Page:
In addition to his service to state and regional organizations, Dave is active in local community organizations and has served on the Hankinson Public School board for 22 years.

“Raising turkeys is kind of like the dairy business,” Dave says. “It’s a demanding, 365-days-a-year, 24-hours-a-day job, but advances in technology make a big difference.”

Because of biosecurity protocols, no outsiders are allowed in or near the turkey barns. Even feed trucks must be sanitized before entering the premises. This means the daily chores rest entirely on the shoulders of Muehler family members. Matt, who is the third generation to raise turkeys, is a vital partner in the entire operation.

Dave is happy when he sees how much Matt’s 5-year-old son, Declan, enjoys “helping” with the chores and hopes, someday, Declan will be the fourth generation to raise turkeys on the family farm.
“Like every aspect of farming, raising turkeys can be challenging, but rewarding,” Dave says. “With turkeys, you see the fruits of your labor in a short time. Taking them from babies to big healthy birds, in just over 20 weeks, is something you can take pride in.”

As with any business, sometimes things don’t always go as expected.

“I always say it’s how you react that’s important,” Dave says. “If you just maintain a positive attitude and think, ‘We’re going to get this figured out,’ in the end, everything will turn out just fine. This has proven to be true many times over the years, and for that, I am thankful.”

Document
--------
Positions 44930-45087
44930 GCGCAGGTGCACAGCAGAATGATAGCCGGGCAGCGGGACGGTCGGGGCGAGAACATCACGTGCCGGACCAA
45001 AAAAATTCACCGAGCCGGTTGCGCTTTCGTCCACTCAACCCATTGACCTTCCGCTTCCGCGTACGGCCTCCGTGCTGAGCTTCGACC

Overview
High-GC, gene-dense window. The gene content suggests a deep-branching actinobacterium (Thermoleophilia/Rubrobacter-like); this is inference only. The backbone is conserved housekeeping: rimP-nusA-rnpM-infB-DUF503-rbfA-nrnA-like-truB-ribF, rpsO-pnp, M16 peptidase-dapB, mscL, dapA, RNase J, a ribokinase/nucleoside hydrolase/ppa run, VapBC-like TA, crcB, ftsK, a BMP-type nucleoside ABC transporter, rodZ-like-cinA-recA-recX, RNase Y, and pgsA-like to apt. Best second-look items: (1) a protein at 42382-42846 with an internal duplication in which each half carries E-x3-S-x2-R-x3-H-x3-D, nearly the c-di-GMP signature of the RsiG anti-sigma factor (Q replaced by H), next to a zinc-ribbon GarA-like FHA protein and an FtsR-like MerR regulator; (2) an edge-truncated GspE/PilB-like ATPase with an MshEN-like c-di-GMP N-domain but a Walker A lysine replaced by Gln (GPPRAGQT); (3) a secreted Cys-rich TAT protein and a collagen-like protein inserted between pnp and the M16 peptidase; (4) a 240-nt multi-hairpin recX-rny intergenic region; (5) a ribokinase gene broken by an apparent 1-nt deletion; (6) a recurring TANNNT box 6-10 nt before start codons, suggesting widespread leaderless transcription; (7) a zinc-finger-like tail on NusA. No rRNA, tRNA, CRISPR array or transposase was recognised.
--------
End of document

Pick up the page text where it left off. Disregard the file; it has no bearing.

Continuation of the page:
Pat Schaffer is manager of communications and North Dakota Living local pages editor for Dakota Valley Electric Cooperative.



    2    cups uncooked macaroni
    2    cans cream of chicken soup, undiluted
    2    cups milk
    2    cups cooked turkey, diced
    1    small onion, chopped
    2    cups shredded cheddar cheese
        Salt and pepper, to taste

Combine all ingredients and place in casserole dish. Bake at 350 degrees for 1 hour.

Recipe by Dave and Wanda Muehler, Dakota Valley Electric Cooperative members



    ½    cup low-sodium soy sauce
    ¼    cup + 2 T. water
    2    T. red wine vinegar
    1    T. white sugar
    1    T. brown sugar
    2    tsp. + 1 T. minced garlic
    1    tsp. ginger
    1    T. cornstarch
    1    T. vegetable oil
    ½    cup onion, diced
    1    lb. ground turkey
    1    cup broccoli, finely chopped
    2    carrots, peeled and grated
        Cooked rice or noodles, for serving
        Chopped green onions, for garnish

Whisk soy sauce, ¼ cup water, vinegar, sugars, 2 tsp. garlic and ginger in a saucepan over medium heat until sugars dissolve. In a small bowl, dissolve 1 T. cornstarch in 2 T. warm water. Slowly add cornstarch mixture to teriyaki sauce and simmer until thickened. Remove from heat and set aside.

Heat oil in large skillet over medium-high heat. Add onions and cook until soft. Crumble ground turkey and 1 T. garlic into pan. When turkey is about half-cooked, add broccoli and carrots, cooking until turkey is no longer pink. Pour teriyaki sauce over turkey and veggie mixture and stir. Simmer for about 5 minutes to combine flavors. Spoon meat mixture over rice or noodles to serve. Garnish with green onions.

WANDA'S NOTE: Other than traditional roasted turkey, this is Dave's favorite turkey recipe!

Recipe by Dave and Wanda Muehler, Dakota Valley Electric Cooperative members